The Judiciary and the Executive are headed for a clash following the latter’s disobedience of court orders.
Failure to free National Super Alliance (Nasa) activist Miguna Miguna, as ordered by Justice James Wakiaga on Friday was not the first time the government was put on the spot for disobeying directives by a court.
Other than failing to release Mr Miguna or produce him in court, the government also ignored an order directing two Cabinet secretaries to restore the signals TV stations switched off on January 30.
Justice Luka Kimaru expressed displeasure Monday when Mr Miguna was not produced in court.
Mr Miguna’s lawyer John Khaminwa urged the court to take action.
“Obedience is a quality we cannot negotiate with magistrates and judges,” Dr Khaminwa said.
“No one is above the law. The court should find the Inspector-General of Police guilty of contempt.”
A judge recently said disobeying court orders was sending wrong signals to Kenyans and the world in general.
“When the decision to obey particular court orders are left to the whims of the parties, public disorder and chaos are likely to reign supreme yet in the preamble to our Constitution… we recognise the aspirations of Kenyans for a government based on the essential values of human rights, equality, freedom, democracy, social justice and the rule of the law,” Justice George Odunga said.
The order to restore TV signals was directed to Interior CS Fred Matiang’i, his ICT counterpart Joe Mucheru and the Communications Authority of Kenya.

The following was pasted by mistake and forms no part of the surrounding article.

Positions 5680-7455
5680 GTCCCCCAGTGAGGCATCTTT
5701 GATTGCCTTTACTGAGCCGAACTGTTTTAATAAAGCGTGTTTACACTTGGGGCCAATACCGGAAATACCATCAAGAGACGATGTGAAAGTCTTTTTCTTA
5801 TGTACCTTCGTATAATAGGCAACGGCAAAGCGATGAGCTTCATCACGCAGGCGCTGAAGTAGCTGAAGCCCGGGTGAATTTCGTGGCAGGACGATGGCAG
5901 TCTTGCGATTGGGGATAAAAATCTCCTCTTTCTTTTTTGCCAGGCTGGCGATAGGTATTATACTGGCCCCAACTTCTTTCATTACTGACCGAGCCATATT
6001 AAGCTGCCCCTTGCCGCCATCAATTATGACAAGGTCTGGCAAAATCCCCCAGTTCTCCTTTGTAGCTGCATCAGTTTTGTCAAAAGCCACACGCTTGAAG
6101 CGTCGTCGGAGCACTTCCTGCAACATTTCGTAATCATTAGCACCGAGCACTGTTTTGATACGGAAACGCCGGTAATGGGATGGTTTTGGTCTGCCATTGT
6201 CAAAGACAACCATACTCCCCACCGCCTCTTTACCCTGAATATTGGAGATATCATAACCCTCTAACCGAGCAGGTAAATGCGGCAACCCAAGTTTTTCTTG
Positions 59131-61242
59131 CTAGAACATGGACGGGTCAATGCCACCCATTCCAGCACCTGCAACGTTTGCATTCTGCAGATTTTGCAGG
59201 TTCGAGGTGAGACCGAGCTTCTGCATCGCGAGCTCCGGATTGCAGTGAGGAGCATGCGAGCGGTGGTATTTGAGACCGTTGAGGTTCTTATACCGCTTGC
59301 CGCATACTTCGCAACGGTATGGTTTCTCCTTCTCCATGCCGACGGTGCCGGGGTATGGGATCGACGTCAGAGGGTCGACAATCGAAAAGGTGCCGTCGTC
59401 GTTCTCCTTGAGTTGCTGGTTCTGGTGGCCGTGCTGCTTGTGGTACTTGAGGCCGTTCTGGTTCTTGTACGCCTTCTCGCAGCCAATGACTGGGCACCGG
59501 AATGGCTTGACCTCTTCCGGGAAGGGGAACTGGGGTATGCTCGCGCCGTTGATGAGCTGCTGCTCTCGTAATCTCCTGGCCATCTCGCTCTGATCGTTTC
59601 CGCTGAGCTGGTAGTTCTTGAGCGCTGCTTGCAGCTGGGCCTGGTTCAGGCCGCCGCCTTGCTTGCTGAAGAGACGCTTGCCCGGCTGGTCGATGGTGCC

Five days later, NTV, Citizen and KTN News were still off air.
Mr Okiya Omtatah, who had obtained the order, went back to court and filed contempt charges against the ministers and the authority.
In an application certified as urgent, Mr Omtatah said the cabinet secretaries and the entire CA board should be cited for contempt, arguing that they scandalised or lowered the judicial authority.
“If not stopped, the government will be undermining the cause of justice and the rule of law,” he said.
The activist said he filed the contempt proceedings to safeguard the rule of law and to ensure the court orders or directives were complied with.
Dr Karanja Kibicho, Mr Saitoti Torome, Ms Monica Juma and other principal secretaries have also disobeyed court orders in the past.
“When constitutional safeguards...are destroyed by being whittled down and judicial officers are put at the sufferance of the Executive or at the whims of the Legislature, the independence of the Judiciary is the first victim,” Justice Odunga said.
“It must always be remembered that...one of the rights and fundamental freedoms which cannot be limited is the right to a fair trial.”